Saigon or "London on steroids" / by Neil Alexander

Motorbike madness, Saigon by Neil Alexander

One of the biggest challenges I found on this trip was to try and maintain some sense of focus. Often the sights, sounds and smells were so prolific and intense, and the desire to try and photograph "it all" left me completely at a loss compositionally speaking. The "Big" Chinese market in Saigon was a prime example. It's a wholesale market for quite literally anything and everything. I've never seen so much shrink wrap in my life and the place is immense - it just keeps on going on and on and on. Had it been back home, it would be a market inspectors wet dream - every stall is overflowing with bundles of shrink wrap - stacked up to the roof behind the stall, all over the floor at the front of the stall, in the alleyways, sometimes to the point that you can't actually tell where you should be walking. And there are masses of people; trading, chatting, bundling up more shrink wrap, cooking, playing chess, smoking...

The "Big Market", Saigon by Neil Alexander

So once again the photographic opportunities abounded. But where to start... In an ideal world, I'd have made a full recce of the location before even removing a camera from it's bag, but it never pans out like that. We had a schedule to keep. Clearly tourists rarely, if ever visit this location as I felt as though I had two heads or a huge neon sign over my head saying "Tourist alert". Fortunately as pretty much everything here is sold by the dozen, the traders weren't all that interested in trying to sell to us, which made things a little easier. Even still it was hot, very humid and extremely noisy. After the initial bewilderment had passed I began to settle into my stride, though for me this took too long and I definitely feel that I missed images as a result. Generally the best plan of attack is to start wide to get your overview shots, and then go in closer and begin to focus on the details, but when in a situation such as this where the location is just so big, two bodies, one with a wide and one with a longer zoom are a big advantage and allowed me to begin to get my mental focus without the palaver of constantly worrying about changing glass.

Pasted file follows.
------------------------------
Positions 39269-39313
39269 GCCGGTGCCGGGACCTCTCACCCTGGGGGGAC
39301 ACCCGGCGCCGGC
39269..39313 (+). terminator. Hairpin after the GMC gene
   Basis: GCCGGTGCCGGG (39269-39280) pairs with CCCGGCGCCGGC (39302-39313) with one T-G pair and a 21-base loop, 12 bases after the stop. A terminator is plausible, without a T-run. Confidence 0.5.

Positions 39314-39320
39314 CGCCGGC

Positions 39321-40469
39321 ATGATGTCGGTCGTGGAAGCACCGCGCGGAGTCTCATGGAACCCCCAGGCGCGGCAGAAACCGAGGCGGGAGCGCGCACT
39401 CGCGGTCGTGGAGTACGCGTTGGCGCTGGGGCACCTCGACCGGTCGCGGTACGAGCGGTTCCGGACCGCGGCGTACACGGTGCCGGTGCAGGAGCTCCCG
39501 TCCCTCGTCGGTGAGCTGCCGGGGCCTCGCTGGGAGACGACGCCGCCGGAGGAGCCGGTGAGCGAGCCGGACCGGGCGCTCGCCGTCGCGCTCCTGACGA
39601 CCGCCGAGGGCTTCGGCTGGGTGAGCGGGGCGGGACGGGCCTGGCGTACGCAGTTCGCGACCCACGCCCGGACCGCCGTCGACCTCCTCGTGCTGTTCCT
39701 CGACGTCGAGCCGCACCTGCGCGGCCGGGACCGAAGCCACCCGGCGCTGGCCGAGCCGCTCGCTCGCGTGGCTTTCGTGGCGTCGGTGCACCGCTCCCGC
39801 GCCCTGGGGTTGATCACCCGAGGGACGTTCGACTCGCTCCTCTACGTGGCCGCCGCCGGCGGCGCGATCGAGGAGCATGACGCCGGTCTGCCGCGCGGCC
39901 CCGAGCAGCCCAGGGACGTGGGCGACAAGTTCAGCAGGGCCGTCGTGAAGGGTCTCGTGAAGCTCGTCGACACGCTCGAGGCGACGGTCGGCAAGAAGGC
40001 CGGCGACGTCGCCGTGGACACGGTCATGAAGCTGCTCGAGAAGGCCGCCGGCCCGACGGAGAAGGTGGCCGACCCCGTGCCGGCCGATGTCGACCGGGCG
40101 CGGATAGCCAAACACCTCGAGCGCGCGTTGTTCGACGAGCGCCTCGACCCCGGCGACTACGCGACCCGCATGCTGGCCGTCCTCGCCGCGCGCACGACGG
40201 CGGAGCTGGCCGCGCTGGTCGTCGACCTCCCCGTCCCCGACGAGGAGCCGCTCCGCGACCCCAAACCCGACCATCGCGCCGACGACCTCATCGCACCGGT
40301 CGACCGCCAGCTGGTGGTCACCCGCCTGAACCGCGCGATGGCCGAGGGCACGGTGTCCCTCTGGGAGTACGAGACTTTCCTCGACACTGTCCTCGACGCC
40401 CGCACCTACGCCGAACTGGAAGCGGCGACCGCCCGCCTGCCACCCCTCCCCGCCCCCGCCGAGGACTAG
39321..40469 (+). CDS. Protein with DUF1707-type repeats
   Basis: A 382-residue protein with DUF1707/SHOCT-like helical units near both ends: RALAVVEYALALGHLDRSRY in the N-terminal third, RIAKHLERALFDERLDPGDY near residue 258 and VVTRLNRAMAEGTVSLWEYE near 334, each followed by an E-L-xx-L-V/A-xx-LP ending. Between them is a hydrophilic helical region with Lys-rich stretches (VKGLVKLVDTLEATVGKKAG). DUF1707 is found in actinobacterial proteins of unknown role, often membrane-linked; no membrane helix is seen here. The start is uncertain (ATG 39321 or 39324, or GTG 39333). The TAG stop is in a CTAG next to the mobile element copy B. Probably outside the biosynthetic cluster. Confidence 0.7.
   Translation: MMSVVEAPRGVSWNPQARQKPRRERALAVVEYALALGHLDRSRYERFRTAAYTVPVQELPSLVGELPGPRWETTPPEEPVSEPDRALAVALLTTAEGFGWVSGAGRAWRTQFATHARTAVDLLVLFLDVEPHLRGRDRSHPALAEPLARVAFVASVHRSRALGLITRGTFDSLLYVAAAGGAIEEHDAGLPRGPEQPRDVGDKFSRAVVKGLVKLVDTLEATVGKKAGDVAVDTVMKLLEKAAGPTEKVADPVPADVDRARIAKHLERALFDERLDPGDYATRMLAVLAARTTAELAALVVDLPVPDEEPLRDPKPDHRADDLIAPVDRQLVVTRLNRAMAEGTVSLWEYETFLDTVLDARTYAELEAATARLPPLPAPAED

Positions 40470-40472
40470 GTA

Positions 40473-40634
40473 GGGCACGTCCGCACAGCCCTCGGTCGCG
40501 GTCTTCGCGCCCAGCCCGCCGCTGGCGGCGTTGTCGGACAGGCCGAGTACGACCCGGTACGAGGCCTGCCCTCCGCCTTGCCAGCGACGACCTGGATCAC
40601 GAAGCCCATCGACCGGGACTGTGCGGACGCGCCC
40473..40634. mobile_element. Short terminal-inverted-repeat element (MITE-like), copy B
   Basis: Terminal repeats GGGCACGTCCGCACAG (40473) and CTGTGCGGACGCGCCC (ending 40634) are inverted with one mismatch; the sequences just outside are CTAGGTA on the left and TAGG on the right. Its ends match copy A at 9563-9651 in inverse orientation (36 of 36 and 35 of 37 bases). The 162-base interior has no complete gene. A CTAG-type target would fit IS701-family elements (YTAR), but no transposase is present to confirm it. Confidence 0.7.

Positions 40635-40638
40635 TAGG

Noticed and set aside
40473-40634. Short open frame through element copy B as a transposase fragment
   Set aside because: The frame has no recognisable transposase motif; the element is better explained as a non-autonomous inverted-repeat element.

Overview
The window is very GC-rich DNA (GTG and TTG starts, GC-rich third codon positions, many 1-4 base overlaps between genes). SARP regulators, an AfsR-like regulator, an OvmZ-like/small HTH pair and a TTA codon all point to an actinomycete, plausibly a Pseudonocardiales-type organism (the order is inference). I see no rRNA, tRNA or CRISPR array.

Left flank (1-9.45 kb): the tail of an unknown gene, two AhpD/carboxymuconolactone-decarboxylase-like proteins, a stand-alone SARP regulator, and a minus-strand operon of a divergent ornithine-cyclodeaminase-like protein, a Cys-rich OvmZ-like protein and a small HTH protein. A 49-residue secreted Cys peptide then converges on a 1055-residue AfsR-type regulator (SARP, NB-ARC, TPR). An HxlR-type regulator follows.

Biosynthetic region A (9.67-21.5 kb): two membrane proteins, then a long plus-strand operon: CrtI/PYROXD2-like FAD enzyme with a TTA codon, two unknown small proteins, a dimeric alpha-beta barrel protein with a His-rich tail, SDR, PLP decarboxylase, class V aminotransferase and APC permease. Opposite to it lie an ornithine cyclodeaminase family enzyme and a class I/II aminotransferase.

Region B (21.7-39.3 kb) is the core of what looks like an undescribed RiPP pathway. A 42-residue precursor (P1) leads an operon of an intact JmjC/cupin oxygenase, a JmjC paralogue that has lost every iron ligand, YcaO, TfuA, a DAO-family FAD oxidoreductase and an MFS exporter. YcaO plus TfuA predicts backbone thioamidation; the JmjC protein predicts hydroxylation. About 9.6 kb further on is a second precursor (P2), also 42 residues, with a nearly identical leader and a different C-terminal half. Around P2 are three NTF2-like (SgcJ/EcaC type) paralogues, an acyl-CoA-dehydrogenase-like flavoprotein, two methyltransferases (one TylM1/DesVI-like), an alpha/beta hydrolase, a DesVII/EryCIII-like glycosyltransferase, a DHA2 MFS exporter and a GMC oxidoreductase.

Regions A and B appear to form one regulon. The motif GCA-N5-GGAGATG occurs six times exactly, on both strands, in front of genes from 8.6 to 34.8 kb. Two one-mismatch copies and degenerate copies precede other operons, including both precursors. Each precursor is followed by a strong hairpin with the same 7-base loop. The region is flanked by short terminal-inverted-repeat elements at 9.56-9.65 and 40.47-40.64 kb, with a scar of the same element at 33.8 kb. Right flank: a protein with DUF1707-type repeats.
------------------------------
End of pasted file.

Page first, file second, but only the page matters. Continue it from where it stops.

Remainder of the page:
The "Big Market", Saigon by Neil Alexander"

The market pretty much set the tone for the rest of Saigon or Ho Chi Minh city as it's been referred to since 1976. The city is set on the banks of the Saigon river, just a stone's throw from the South China Sea and since '76 has been the capital of Vietnam. The population is estimated at around 10 million and at least 50% own a motorbike which can make for quite a crazy rush hour. Apathetic is one word that most definitely could not be used to describe Saigon.